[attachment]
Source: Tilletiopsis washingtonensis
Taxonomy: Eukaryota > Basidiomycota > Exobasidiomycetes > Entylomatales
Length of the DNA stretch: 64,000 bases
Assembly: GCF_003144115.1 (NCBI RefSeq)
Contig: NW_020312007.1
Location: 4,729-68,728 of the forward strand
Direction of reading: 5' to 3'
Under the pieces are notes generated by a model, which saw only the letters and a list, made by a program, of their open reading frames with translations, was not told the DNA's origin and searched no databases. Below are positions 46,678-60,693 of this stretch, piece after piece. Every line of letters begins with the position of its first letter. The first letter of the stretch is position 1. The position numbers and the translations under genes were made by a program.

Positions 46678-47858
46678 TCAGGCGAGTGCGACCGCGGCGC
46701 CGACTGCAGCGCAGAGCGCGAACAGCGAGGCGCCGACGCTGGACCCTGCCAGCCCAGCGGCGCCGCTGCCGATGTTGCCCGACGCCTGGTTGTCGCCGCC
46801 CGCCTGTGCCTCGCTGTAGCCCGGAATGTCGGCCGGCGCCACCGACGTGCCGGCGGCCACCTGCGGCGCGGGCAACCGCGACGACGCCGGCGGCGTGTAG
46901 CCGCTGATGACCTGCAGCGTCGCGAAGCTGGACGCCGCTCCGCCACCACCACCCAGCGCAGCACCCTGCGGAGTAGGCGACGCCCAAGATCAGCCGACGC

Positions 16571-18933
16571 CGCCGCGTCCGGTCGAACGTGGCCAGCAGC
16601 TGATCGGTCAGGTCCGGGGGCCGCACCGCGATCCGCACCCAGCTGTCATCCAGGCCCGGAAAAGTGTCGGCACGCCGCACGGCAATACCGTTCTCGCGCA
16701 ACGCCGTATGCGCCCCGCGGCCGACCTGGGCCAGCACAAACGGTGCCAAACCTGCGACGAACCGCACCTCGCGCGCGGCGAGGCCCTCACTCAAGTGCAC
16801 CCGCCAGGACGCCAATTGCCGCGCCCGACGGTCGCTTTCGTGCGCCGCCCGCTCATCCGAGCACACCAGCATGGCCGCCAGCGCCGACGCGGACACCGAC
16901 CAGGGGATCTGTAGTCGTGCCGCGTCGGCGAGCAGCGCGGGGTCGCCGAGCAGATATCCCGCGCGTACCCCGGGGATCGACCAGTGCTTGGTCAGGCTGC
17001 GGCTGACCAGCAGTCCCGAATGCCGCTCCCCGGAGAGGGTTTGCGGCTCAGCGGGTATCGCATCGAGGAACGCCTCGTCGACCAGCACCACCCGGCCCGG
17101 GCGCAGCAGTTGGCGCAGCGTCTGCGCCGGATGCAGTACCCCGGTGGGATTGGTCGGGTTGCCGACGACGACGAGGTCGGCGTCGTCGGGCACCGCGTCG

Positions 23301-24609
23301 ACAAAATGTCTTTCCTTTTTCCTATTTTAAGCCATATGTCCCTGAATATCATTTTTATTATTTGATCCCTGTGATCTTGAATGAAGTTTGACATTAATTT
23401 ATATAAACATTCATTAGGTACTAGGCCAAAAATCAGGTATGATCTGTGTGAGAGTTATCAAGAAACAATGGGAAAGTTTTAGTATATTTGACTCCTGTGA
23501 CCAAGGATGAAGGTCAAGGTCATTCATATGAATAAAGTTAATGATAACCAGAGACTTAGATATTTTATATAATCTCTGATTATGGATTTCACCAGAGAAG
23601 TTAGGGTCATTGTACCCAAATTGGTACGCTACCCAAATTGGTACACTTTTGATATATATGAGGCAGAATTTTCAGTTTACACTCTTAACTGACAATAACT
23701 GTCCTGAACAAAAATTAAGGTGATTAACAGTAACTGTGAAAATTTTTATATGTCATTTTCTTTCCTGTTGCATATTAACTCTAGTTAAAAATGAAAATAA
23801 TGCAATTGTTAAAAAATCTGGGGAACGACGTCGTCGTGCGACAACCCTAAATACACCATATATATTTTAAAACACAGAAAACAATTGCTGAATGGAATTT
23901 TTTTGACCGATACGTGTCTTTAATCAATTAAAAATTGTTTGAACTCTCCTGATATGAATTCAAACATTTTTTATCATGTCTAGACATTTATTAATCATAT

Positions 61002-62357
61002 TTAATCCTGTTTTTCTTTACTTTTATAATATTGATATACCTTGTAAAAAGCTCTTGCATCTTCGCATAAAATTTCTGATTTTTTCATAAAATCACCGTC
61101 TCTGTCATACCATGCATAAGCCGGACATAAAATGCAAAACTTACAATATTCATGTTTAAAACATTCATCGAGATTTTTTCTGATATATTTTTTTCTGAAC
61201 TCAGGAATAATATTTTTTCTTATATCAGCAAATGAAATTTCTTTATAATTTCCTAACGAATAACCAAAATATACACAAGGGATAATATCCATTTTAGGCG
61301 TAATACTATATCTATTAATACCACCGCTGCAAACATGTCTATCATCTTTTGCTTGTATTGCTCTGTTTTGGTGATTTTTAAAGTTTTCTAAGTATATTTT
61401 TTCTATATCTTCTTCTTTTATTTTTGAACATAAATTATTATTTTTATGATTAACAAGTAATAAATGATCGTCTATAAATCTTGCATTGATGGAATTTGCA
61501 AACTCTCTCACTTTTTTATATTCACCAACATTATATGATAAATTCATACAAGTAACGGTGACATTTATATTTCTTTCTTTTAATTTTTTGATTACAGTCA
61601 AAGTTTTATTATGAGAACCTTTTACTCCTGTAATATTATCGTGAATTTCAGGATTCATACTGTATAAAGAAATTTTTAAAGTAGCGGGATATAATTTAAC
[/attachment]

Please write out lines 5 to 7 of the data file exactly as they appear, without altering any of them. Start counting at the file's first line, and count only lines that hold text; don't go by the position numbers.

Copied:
Contig: NW_020312007.1
Location: 4,729-68,728 of the forward strand
Direction of reading: 5' to 3'